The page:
How to Cheap Marketing on the Web
By eHow Business Editor
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Internet-based clicks can be a boon to your business or Web site's growth. But online ads are like any other form of clicks. You need to think about your target audience and set clear objectives on what you want the ads to do. Here's the scoop on how to get started.
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Things You’ll Need:
* Ad network
* Target audiencs
* Ad agency
Find where to buy online ads. An ad network--one of about a hundred firms that sell ads across a number of online sites with a single purchase--is the easiest place. Other options include clicks agencies, national newspaper sites, e-mail newsletters, search engines and sites that specialize in reaching a technology audience.
Determine who your target audience is and where they are most likely to spend time when online. Those are the sites where you want to be seen. It is worth spending more to reach the people who will actually become customers.
Learn how effective each type of ad is. Banners--the clicks boxes that appear on a Web page--are the most common, but have become less and less effective. Interstitial ads pop up on a page or interrupt between pages, but can be much more expensive to produce and place. The key is targeting a specific audience like parents, home owners or dog lovers.
Hire an ad agency or designer (see How to Hire a Graphic Designer) who specializes in Web clicks to design an ad for you. Pay careful attention to the wording, message and how your company or service is branded. Make sure it is consistent with your overall marketing so you reach the appropriate audience, and they don't click off of your site once they find you.
Shop aggressively. The market is competitive, so look around for the best prices and a deal that meets your needs. clicks sales people expect you to negotiate prices.
Choose the price structure that works for you: If you choose per impression, you may pay a CPM (cost per thousand) each time your banner appears. Per click-through, you'll pay for each hit your ad gets. Per lead, you may pay each time you get an online registration or a request for a catalog. Per sale, you pay each time someone buys something you've advertised. Rates are highly variable.
Review your results and make adjustments as necessary. Changes can usually be completed and integrated within days. Check to see if you met your goals once the campaign is done. If not, give some thought to revamping your campaign or choosing another form of clicks.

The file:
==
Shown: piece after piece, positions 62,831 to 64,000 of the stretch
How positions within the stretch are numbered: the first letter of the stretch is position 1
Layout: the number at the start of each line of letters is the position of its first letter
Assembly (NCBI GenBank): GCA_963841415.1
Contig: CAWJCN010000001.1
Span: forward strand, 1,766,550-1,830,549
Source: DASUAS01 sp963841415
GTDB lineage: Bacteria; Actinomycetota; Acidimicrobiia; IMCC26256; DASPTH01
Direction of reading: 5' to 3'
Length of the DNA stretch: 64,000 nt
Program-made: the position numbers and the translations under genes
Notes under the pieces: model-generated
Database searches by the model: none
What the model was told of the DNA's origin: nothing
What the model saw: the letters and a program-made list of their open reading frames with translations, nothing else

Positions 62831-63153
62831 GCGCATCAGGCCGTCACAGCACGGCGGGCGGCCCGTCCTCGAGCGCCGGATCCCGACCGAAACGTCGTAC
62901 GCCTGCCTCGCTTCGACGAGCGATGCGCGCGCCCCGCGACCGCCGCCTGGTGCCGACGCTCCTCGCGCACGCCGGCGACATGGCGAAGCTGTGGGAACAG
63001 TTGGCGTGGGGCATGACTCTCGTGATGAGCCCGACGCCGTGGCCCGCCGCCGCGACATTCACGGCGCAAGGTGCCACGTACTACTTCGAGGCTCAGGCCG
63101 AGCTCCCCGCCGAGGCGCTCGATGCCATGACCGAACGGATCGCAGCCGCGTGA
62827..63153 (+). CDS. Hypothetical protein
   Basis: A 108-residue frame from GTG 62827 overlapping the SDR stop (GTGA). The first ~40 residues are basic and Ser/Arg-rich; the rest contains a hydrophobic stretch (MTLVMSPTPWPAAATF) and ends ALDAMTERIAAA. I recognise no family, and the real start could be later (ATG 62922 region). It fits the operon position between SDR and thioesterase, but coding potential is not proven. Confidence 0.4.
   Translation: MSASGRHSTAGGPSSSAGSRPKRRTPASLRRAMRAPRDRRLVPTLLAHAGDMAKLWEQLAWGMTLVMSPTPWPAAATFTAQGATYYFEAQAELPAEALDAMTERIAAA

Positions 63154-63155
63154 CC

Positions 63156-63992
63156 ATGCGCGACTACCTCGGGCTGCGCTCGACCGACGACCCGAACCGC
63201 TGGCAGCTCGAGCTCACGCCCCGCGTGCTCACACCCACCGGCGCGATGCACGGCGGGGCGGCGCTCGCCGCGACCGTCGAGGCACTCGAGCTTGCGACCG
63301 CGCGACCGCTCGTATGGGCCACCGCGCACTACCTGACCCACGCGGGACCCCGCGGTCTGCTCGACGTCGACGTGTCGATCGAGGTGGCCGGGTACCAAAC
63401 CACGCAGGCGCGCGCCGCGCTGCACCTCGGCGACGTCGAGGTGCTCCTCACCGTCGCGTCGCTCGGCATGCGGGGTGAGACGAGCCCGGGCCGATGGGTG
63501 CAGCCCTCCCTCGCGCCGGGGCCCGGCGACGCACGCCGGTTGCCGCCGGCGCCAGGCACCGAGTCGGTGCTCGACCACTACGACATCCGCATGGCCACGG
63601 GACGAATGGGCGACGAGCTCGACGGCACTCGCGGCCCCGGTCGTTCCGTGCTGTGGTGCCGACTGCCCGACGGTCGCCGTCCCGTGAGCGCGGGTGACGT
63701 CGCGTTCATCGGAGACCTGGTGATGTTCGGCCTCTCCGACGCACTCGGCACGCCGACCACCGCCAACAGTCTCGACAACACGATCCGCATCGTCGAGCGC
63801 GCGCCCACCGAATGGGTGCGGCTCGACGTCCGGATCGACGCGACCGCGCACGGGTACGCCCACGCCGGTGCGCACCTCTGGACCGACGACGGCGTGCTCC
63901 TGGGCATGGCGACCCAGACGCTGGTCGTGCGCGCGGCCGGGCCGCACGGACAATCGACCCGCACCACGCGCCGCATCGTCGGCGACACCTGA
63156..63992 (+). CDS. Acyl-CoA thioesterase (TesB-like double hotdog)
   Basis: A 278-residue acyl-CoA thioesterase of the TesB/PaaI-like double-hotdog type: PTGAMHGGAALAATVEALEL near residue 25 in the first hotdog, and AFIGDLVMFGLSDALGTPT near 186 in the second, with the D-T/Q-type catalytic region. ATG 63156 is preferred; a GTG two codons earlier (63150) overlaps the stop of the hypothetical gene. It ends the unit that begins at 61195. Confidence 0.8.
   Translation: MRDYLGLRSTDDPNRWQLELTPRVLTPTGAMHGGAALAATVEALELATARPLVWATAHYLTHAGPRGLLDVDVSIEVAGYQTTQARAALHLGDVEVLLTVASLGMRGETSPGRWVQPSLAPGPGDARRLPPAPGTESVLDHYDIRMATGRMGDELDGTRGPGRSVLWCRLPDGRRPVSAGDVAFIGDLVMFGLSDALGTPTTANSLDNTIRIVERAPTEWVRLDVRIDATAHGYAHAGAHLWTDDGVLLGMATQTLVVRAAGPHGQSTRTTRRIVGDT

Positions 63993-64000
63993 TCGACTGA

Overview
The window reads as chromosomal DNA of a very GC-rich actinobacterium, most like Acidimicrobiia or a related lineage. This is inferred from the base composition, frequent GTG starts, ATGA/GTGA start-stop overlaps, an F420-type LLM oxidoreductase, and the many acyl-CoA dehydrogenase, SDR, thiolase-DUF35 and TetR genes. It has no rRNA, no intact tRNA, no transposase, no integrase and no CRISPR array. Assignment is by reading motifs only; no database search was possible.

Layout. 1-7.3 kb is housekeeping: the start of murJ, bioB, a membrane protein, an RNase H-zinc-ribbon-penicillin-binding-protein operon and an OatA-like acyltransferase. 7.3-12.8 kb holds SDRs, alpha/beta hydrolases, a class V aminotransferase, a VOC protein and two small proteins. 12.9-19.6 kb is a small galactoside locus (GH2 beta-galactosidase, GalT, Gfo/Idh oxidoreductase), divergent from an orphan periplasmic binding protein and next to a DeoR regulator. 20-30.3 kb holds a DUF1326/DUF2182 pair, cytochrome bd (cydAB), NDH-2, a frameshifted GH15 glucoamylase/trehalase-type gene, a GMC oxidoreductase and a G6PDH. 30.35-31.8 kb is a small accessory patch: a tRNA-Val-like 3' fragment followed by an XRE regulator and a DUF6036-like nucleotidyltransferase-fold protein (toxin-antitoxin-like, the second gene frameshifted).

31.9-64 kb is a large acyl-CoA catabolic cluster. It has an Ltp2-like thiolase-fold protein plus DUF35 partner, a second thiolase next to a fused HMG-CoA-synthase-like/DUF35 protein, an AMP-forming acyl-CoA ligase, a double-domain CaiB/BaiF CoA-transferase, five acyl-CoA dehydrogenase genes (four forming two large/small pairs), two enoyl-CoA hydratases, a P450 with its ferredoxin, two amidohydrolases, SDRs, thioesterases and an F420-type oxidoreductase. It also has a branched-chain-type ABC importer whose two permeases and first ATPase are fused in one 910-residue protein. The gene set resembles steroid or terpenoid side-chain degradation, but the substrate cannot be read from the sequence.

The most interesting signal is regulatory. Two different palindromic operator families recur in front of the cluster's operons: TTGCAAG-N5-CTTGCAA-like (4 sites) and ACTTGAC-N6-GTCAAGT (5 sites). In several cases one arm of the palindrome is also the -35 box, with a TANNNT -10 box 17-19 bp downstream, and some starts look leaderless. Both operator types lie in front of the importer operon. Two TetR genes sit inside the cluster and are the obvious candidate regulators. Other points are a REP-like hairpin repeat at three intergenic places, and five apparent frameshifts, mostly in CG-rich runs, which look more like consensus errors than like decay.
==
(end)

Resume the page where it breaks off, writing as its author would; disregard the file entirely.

Buying Traffic - Paid Newsletter Inclusion
Part 1 of a 3-part article on lead generation and how to Cheap Marketing.
We discuss 3 ways of driving traffic directly to our site, and present our findings here. This first part talks about paid inclusion in newsletters, and ads / banners on tech & marketing sites.
The 3 parts are as follows:
1. buying targeted leads - placement in newsletters aka 'paid inclusion'
2. PPC ad campaigns - adwords / google, the clearest source of targeted traffic
3. buying clicks - for example buying 50,000 visitors
The secret appears to be that there is no easy way to Cheap Marketing. There are a lot of sites and products claiming to bring you traffic, but in reality, it is difficult to arrange for people come to your website, click around, and buy something. We tried 3 techniques and share our findings with you here.
We are of the opinion that 1) PPC campaigns are a definite must 2) paid inclusion in newsletters, ads and banners, can be successful if well-placed and well-designed, & that 3) bulk targeted traffic is a scam.
Note: industry information on lead generation is somewhat guarded. Lead generation and the purchase of traffic is a complicated business, with networks and affiliate groups. There is not much info on this subject to be easily found on the internet. We present this account with a pinch of salt. We would be very interested to read about your experiences.
Part 1 Buying paid inclusion in newsletters
We purchased advertisement inclusion in two well-known opt-in / subscription newsletters. Both inserts were in the price range of $750 - $1000.
For both campaigns we provided a banner ad with text for inclusion in a newsletter published on the internet and sent out to various email lists, made up of 25,000 to 500,000 opt-in subscribers.